When Jessica Larson's grandmother gifted her a horse named Bubba, he wasn't broke and seemed impossible to train.

"When I first told my grandma I wanted him, she basically threw a halter at me and said, 'Good luck,'" said Larson.

Five years later, the Pequot Lakes High School senior leads as co-captain of the Crow Wing County 4-H drill team with Bubba by her side.

The drill team performs a series of maneuvers in a routine set to music. It takes concentration and communication between the team as a whole, but most importantly it requires a strong relationship between each rider and her horse.

"It's like you're dancing with somebody, but your dance partner is 1,000 pounds and doesn't speak English," said Larson.

Larson worked with Bubba for a long time before she was able to mount him, much less teach him to perform. She said her aunt helped her begin the training through trust-building exercises from the ground.

"People have told me I would make it nowhere with this horse, that he would do nothing," said Larson.

However, she didn't let that stop her. Through patience, dedication and mutual respect, Larson and Bubba learned to trust each other. Now, when Larson runs, Bubba runs right alongside her. When she stops and turns in a circle, so does he.

"It was a fate thing that we were supposed to be together," said Larson. "It was amazing. It's just something special that me and that pony have."

Larson said she "lives, breathes and sweats horses." She grew up around both work and competition horses. Her father was involved in equestrian 4-H activities, and some of her extended family members rode as well.

Larson joined the 4-H drill team when she was a freshman in high school. She performed in dance line as a child, but said she got tired of that once she started riding horses. Drill team excited her because it combined elements of dance and performance with her love of horses.

The team practices twice a week during the season, which runs from February until September. This year, the Crow Wing County drill team became state champions.

As co-captain, Larson is one of two people to carry a flag during the performance and whistle to signal changes in maneuvers. She also makes final decisions on the routine, which the team creates itself each year.

Being co-captain for the first time this year added a new level of responsibility, and some stress, to Larson's position.

"I'm worried about what everyone else is doing as well, not just what I'm doing," said Larson.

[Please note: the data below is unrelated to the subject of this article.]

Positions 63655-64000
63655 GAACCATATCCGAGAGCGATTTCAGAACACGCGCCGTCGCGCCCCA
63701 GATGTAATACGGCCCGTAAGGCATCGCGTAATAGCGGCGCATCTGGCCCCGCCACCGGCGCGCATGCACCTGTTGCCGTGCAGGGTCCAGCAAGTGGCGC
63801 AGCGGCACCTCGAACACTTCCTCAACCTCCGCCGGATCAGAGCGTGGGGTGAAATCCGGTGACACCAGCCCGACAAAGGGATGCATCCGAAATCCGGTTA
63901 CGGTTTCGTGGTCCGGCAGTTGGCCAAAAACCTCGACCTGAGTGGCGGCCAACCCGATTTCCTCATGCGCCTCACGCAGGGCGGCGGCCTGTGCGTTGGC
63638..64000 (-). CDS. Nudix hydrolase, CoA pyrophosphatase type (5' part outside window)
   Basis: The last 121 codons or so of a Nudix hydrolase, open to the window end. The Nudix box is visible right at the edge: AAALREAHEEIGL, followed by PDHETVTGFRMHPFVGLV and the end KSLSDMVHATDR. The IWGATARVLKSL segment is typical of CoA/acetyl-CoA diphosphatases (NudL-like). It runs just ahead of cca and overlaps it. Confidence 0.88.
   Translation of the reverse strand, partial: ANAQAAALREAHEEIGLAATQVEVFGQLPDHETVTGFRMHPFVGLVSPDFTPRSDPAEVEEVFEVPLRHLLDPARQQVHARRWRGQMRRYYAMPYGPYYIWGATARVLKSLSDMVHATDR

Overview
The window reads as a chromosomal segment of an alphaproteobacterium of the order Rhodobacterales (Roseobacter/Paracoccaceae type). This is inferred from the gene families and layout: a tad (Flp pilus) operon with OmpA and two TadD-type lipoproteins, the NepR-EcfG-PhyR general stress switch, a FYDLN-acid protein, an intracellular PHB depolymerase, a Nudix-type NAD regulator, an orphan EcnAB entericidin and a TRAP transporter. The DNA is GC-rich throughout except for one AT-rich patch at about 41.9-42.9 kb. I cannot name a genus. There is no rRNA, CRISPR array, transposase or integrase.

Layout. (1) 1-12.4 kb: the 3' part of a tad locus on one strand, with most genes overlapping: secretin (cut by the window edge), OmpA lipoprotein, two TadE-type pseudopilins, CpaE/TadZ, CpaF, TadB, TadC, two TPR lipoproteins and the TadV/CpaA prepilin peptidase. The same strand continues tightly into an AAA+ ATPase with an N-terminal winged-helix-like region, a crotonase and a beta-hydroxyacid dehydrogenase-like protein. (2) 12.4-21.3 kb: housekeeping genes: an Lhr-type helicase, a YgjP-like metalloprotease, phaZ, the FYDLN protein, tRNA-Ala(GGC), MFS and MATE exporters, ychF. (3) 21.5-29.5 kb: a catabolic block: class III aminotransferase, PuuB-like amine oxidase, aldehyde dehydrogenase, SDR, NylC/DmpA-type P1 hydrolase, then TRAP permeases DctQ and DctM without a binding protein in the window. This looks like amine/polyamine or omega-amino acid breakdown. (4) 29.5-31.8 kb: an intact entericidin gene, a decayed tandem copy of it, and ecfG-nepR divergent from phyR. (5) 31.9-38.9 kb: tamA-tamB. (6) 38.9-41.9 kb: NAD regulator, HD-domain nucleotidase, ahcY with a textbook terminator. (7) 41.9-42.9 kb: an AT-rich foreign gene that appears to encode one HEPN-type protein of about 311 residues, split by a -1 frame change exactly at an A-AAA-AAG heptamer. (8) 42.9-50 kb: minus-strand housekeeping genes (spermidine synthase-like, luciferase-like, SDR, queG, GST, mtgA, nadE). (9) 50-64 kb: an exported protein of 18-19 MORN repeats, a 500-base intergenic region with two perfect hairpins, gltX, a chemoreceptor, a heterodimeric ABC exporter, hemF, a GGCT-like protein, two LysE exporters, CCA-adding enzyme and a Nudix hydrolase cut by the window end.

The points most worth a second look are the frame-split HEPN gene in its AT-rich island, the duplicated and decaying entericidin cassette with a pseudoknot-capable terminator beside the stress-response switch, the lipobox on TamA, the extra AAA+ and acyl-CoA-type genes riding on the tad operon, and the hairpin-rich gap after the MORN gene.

Preparing right before a performance can be nerve-wracking, so Larson said the team prays together before they enter the gate. They do breathing exercises to calm down for both their own sake and the horses' sake.

"The horses can sense if we're nervous, but they don't know why," said Larson. "They realize something is up, so they get tense."

Bubba is just as much a member of the drill team as Larson. She said the girls put in a lot of work, but it's the horses running for hours on end. She said if she misremembers a step and steers Bubba wrong, he will still know to turn the right direction.

"People think I'm crazy, but Bubba knows the routine better than I do," said Larson.

Besides drill team, over the years Larson has participated in other 4-H competitions, such as barrel racing and cow horse showing. She owns five horses, but she has a special relationship with Bubba because he was her first.

Larson and Bubba's relationship has already defied the odds, but Larson isn't done breaking down barriers. After high school she plans to become a farrier, a typically male-dominated profession.

Farriers are craftspeople who work with horses' feet, trimming hooves and affixing horseshoes. The job takes blacksmithing skill as well as some veterinary knowledge.

"If a horse doesn't have good feet, you basically don't have a horse," said Larson. "If I can help people learn, and help them with their own horses, I will feel very good about myself."

According to the 2014 American Farriers Journal business practices survey, only 6 percent of full-time farriers and 10 percent of part-time farriers are women. Larson said that won't stop her.

"I've always just had that mentality of, 'Oh, you tell me I can't? Watch me,'" she said.

From training the "untrainable" horse to picking an unconventional career, Larson continues to be a trailblazer in the equestrian community.